So, if the data and its history are important to the digital relationships they are helping to establish, then blockchains offer a flexible capacity by enabling many parties to write new entries into a system of record that is also held by many custodians.
Should or can the data be controlled by a central authority?
There remain many reasons why a third party should be in charge of some authentications and authorizations. There are times when third-party control is totally appropriate and desirable. If privacy of the data is the most important consideration, there are ways to secure data by not even connecting it to a network.
But if existing IT infrastructure featuring accounts and log-ins is not sufficient for the security of digital identity, then the problem might be solved by blockchain technology.
As Satoshi Nakamoto wrote in his (or her) seminal work, “Bitcoin: A Peer-to-Peer Electronic Cash System”: “Merchants must be wary of their customers, hassling them for more information than they would otherwise need. A certain percentage of fraud is accepted as unavoidable.”
Private key cryptography enables push transactions, which don’t require centralized systems and the elaborate accounts used to establish digital relationships. If this database requires millions of dollars to secure lightweight financial transactions, then there’s a chance blockchains are the solution.
Is the speed of the transaction the most important consideration?
If high performance, millisecond transactions are what is required, then it’s best to stick with a traditional-model centralized system. Blockchains as databases are slow and there is a cost to storing the data – the processing (or ‘mining’) of every block in a chain. Centralized data systems based on the client-server model are faster and less expensive… for now.
In short, while we still don’t know the full limits and possibilities of blockchains, we can at least say the use cases which have passed inspection have all been about managing and securing digital relationships as part of a system of record.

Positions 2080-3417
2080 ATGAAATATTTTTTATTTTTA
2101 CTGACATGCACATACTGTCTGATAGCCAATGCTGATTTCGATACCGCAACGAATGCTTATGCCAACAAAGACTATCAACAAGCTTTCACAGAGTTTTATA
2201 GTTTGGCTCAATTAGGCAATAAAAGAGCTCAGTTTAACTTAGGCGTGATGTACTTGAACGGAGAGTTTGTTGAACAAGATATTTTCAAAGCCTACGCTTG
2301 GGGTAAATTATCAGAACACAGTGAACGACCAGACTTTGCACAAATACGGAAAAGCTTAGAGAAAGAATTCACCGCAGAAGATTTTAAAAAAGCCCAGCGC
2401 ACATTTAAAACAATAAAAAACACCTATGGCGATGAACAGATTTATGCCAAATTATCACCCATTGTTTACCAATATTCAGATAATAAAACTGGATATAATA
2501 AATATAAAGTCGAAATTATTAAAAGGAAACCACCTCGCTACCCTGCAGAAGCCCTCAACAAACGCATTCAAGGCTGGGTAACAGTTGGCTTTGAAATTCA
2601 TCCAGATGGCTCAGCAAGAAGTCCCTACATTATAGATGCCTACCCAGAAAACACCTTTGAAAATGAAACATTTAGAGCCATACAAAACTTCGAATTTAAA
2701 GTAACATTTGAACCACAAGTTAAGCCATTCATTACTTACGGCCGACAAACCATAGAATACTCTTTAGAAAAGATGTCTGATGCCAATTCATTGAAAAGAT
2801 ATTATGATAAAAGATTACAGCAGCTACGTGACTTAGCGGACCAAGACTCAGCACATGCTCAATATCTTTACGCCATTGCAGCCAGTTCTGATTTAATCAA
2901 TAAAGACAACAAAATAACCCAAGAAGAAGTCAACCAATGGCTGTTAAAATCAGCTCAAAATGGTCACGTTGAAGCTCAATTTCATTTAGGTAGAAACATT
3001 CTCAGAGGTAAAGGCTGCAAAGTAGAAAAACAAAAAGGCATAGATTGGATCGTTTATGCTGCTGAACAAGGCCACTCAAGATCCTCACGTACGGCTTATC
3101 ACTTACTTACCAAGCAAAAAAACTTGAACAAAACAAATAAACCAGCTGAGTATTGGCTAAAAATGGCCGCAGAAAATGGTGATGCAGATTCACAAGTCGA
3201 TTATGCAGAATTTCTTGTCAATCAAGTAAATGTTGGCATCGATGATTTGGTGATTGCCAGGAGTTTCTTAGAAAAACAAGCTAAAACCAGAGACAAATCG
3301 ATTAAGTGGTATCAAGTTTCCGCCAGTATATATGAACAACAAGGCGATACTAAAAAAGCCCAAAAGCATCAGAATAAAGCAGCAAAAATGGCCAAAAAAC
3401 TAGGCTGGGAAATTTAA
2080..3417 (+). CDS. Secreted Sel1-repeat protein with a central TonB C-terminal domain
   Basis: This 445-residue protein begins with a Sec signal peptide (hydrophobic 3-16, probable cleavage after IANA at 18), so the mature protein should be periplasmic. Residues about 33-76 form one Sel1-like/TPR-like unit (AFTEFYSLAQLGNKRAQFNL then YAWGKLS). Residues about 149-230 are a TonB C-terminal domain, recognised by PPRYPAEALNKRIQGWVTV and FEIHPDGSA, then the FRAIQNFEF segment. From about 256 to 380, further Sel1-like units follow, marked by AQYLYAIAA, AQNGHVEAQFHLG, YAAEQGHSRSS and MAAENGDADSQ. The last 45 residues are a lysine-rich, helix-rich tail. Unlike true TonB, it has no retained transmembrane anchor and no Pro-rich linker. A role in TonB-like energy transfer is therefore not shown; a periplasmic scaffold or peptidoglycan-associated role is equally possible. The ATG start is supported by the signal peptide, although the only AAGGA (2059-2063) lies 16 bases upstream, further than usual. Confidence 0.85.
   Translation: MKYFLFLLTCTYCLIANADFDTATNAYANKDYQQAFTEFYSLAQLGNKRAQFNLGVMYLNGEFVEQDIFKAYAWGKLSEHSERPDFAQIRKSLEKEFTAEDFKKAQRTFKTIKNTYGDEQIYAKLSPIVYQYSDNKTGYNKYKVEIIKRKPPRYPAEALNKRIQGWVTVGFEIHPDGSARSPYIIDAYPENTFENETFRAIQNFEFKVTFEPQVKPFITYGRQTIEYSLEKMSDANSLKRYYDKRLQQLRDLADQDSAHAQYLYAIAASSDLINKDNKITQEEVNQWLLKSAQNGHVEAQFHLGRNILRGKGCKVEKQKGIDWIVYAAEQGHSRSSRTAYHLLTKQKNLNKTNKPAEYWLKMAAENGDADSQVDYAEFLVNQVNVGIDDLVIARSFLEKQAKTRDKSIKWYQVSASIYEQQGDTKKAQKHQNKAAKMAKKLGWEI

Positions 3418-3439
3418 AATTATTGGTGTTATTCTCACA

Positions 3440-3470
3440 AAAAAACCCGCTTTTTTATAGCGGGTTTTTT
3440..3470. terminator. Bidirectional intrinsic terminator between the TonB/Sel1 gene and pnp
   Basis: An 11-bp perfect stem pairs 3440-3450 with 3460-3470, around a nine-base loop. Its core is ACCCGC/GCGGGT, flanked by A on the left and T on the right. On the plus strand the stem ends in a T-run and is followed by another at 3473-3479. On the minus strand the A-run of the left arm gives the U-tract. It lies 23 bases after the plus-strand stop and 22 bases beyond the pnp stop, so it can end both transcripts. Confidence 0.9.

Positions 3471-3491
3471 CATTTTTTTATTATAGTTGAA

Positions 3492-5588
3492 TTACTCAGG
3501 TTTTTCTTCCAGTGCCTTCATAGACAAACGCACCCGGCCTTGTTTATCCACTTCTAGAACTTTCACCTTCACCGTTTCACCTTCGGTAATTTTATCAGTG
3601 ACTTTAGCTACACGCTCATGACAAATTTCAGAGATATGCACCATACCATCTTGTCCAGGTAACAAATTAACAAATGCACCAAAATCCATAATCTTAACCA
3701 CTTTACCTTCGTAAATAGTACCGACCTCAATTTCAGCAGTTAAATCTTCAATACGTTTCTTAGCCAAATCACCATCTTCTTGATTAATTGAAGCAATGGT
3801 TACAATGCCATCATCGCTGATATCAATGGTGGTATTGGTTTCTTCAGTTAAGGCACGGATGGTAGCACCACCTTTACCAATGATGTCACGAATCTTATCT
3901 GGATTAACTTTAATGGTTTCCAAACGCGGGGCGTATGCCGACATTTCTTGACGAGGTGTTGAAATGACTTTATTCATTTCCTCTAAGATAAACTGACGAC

What is a Decentralized Application?
Internet users don’t have sole control over the data they share on today’s websites.
Ethereum is unique in that it attempts to wield the blockchain as a way to correct what its designers believe is a problematic part of the internet’s design.
It’s like a “decentralized appstore” where anyone can publish their unstoppable apps (dapps), which unlike today’s apps (think Gmail or Uber) don’t require a middleman to function or to manage a user’s information.
Dapps connect users and providers directly.
One example is to use this design for a decentralized Twitter that’s resistant to censorship. Once you publish a message to the blockchain, it can’t be erased, not even by the company that created the microblogging system.
There isn’t one definition of a dapp, though, as it’s a newer concept.
A couple of main characteristics are that they’re open source and don’t have a central point of failure.
With this new technology out in the wild, ethereum advocates might feel electrified by the thought of decentralizing “all the things.” But the types of applications that users can build with the computing platform might be somewhat narrow.
The ethereum white paper splits dapps into three types: apps that manage money, apps where money is involved (but also requires another piece), and apps in the “other” category, which includes voting and governance systems.
In the first type of app, a user may need to exchange ether as a way to settle a contract with another user, using the network’s distributed computer nodes as a way to facilitate the distribution of this data.
The second type of app mixes money with information from outside the blockchain.
For example, a crop insurance application that’s dependent on an outside weather feed. (Say a farmer buys a derivative that automatically pays out if there’s a drought that impacts his work.)
To execute, these smart contracts rely on so-called “oracles” that relay up-to-date information about the outside world. (Though, it’s worth noting that some developers are skeptical that this use case can be done in a decentralized way.)
If bitcoin can do away with financial authorities, is it possible to do the same for companies and other types of organizations?
Decentralized autonomous organizations are one particularly ambitious breed of dapp (this is explained further in ‘What is a DAO?’).
The goal is form a leaderless company, program rules at the beginning about how members can vote and how to release company funds and then… let it go.